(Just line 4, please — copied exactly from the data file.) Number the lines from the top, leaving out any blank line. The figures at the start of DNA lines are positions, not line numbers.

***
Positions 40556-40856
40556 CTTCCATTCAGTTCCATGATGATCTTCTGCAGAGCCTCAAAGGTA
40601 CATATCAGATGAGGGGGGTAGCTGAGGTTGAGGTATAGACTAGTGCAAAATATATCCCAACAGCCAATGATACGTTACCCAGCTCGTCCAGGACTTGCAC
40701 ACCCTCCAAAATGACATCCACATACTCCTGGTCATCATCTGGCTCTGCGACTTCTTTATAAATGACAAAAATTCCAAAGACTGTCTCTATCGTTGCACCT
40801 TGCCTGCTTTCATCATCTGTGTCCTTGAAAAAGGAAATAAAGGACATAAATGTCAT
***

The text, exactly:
40701 ACCCTCCAAAATGACATCCACATACTCCTGGTCATCATCTGGCTCTGCGACTTCTTTATAAATGACAAAAATTCCAAAGACTGTCTCTATCGTTGCACCT